Yesterday, in his summary of the recapture penalty of the new CBA as it pertained to Roberto Luongo, the Vancouver Canucks and potentially the Toronto Maple Leafs, Pierre Lebrun figured out the cap penalty the Leafs would sustain if Brian Burke were to acquire Roberto Luongo before this season and he were to go on to retire at age 40. That can be seen as the foreseeable point of retirement for Luongo as after the 2018-19 season, when Luongo will be 40, his salary will have already dropped from $6,714,000 in 2017-18 to $3,382,000 in 2018-19, and will then stand to drop to just $1,618,000 in 2019-20.
However, that retirement plan is by no means a guarantee, as Luongo’s play could slip, his health could deteriorate (if he’s placed on LTIR, Elliotte Friedman is already speculating on a possible loophole here) or ideally he could win a Cup with the Leafs and opt for early retirement. The $3,382,000 season was probably projected as a “maybe” year, for instance. After the jump, I have put together a breakdown on the cap penalty the Leafs or another acquiring team would sustain depending on when Luongo hangs up the skates.
This just in tonight from Pierre Lebrun of ESPN, describing the cap benefit recapture component of the new CBA on existing deals over 6 years.
I used up all my lockout glee in yesterday’s post (feel free to read it here) so here’s a collection of links around the interwebs covering the one on and only topic that matters today, the return of the NHL.
A Quick and Dirty Look at the new CBA and How It Affects the Leafs (All that Matters)
What World Juniors? The Marlies played, who cares? We’ve got NHL hockey back!
Right or wrong, that’s the attitude that is prevalent again, and while I enjoyed going to WHL games, getting up at 2am to watch prospects, and streaming Marlies games online, I am thrilled that we’ll get see the game played at its highest level this winter.
The coming weekend and half will likely see a whole summer’s worth of previews, speculation, and training camp analysis crammed in to it (personally I can’t wait to see the schedule, and plan a trip to Toronto), but I’ll get us started off with what we can expect for the Leafs out of the new CBA in the short and long term.
Photo: NY Daily News
Editor’s Note: We’re pleased to welcome Ian Dudgeon to the MLHS blogging team. Ian was one of the co-founders of McKeen’s Hockey.com. He’s been busy at work assembling a database of profiles on Leafs prospects for MLHS, which you’ll be able to enjoy before long. He’s also going to be chiming in with a blog here and there.
Everyone please calm down and resume taking your medication. I have some extra Valium if you need some. There is no imminent NHL lockout. You will not be forced to watch basketball in October or November, or whenever they start playing that alleged sport. I think we will have hockey when we are supposed to and the threat of a lockout or strike is being artificially inflated by sports media who love, live for and need controversy.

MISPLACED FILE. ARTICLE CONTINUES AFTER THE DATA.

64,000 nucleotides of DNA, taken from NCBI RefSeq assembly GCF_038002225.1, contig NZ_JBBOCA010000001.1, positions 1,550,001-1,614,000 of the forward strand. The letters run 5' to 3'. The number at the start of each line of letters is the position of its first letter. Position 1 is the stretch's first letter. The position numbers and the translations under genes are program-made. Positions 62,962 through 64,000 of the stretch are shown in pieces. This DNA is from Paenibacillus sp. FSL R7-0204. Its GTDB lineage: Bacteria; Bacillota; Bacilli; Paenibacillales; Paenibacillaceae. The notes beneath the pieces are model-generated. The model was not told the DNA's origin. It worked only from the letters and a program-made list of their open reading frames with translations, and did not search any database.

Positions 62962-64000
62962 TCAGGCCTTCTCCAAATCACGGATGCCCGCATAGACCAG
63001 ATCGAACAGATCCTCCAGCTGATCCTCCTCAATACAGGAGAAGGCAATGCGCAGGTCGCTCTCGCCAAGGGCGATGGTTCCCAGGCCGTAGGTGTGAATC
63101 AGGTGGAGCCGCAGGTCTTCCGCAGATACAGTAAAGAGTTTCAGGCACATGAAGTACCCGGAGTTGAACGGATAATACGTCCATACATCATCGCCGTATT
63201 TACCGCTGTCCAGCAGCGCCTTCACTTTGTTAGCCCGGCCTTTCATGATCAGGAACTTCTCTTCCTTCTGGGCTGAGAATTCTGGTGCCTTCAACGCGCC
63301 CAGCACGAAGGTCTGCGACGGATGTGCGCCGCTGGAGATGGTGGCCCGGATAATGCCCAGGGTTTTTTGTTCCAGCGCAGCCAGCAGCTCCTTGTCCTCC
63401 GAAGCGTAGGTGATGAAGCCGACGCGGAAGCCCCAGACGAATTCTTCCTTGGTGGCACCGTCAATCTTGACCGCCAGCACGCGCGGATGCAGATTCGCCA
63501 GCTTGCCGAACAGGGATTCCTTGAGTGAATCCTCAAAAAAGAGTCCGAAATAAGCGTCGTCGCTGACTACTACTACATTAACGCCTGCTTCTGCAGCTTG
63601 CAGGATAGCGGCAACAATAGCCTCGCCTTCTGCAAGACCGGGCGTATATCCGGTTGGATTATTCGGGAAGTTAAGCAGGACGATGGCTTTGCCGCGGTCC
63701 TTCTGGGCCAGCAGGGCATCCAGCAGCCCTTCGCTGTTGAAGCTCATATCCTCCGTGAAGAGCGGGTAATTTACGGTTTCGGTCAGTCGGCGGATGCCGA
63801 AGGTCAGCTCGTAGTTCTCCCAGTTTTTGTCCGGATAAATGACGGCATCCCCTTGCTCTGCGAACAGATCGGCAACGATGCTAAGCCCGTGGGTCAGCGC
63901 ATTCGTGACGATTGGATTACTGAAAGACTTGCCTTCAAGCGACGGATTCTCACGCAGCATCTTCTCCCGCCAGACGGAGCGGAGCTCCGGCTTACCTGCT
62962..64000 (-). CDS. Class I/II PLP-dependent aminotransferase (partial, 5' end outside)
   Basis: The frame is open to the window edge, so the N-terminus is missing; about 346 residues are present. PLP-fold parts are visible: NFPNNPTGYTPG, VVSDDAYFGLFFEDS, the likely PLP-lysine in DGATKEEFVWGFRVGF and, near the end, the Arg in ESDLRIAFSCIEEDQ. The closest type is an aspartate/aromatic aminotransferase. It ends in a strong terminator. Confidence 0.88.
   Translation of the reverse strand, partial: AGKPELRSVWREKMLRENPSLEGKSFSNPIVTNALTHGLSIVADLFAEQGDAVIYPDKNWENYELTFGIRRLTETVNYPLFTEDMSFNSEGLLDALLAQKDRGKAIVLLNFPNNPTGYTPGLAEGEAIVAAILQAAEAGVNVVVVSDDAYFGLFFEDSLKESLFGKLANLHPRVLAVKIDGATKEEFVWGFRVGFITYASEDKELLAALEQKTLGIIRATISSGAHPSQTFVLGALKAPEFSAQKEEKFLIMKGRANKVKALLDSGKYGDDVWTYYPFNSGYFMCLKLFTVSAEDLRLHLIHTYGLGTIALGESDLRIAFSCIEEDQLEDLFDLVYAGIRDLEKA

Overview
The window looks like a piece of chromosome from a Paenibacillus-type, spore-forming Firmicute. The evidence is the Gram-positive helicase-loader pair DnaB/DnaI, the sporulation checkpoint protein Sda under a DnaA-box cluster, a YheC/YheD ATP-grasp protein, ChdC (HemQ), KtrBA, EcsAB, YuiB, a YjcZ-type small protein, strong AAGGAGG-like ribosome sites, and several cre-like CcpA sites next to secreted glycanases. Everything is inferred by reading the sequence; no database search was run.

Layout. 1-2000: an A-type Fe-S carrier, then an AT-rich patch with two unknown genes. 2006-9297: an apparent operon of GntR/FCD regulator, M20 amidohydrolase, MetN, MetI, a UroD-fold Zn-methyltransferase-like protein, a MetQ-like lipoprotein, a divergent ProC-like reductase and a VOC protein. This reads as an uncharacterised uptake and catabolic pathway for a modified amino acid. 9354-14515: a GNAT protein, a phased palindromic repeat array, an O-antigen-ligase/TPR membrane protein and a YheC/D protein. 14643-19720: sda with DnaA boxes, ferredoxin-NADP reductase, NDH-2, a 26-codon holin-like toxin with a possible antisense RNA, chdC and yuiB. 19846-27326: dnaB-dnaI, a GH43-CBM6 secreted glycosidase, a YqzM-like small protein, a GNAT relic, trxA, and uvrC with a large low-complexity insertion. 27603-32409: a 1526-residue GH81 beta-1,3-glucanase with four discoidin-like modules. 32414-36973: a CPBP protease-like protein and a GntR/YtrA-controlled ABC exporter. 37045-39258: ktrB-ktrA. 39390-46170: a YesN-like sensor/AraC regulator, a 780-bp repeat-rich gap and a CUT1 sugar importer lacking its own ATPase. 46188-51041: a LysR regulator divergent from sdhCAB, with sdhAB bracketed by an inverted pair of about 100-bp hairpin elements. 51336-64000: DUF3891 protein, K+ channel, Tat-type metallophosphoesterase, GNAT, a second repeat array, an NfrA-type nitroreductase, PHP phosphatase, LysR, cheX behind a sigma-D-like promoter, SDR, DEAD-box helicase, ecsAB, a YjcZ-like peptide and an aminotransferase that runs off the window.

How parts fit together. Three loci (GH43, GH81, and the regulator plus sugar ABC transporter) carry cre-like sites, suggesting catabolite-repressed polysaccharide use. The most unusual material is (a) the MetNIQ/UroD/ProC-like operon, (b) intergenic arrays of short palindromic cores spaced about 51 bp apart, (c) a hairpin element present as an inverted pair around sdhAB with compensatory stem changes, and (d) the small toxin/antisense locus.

The NHL tabled a proposal to the NHLPA this weekend and the collective reaction was as if everyoneâ€™s favourite commish, Gary â€œThe Countâ€ Bettman took the Stanley cup and used it to prop up his car while he rotated the tires. From fans and media alike, it was one of the craziest overreactions I have heard since.. well since the Leafs last made a move. But really, I should stop being surprised at how sports media react to things and how fans take their cues from them. The little picture numbers seemed scary but stepping back and seeing the bigger landscape, the NHLâ€™s proposal was really not that concerning.
In their report, TSN mentions section 26.3 of the CBA which alludes to the NHLâ€™s right to reject a deal upon suspicion of circumvention. There’s just one problem: Kovalchuk’s contract didnâ€™t outwardly violate any payroll or term stipulations in the CBA (which are outlined in section 50).
In other words, the Devils have NHLPA has an excellent case to file a grievance. Sure, the league suspects circumvention, but how can they actually prove it when the terms of the contract conform to the existing stipulations of the CBA? Not to mention the league has in past seasons allowed equally-suspicious contracts to the likes of Hossa, Luongo, Zetterberg, Franzen and Pronger, among others. Or the fact that Chris Chelios was playing in the league last season at the tender age of 47.
Parsing the CBA: Term limits on contracts? None. Mandatory retirement age? None. Limits on individual contracts extending beyond a certain age limit? None.Â By all technical measures, the contract conforms to the CBA as it is written. The ethics of the contract may be called into question, but how can those accusations be proven when there is no specific violation of the agreement, when similar contracts have already been approved, and when players have played well into their 40s as recently as last season?
This is going to get real ugly, real fast.Â There is absolutely no way this can end well for the league, regardless of the final ruling.
Yesterday’s trade with Calgary sparked a lot of immediate negativity amongst many of our readers at the loss of Stralman. Today we try to view it from another perspective as we clarify an important CBA related issue that may have been a key motivation for the departure the young defenseman. In other news: Burke speaks to Foxsports about prospective changes to the CBA, Leaf prospect Kenny Ryan is being recruited by the Memorial Cup champs and Vaclav Prospal bought out by the Lightning.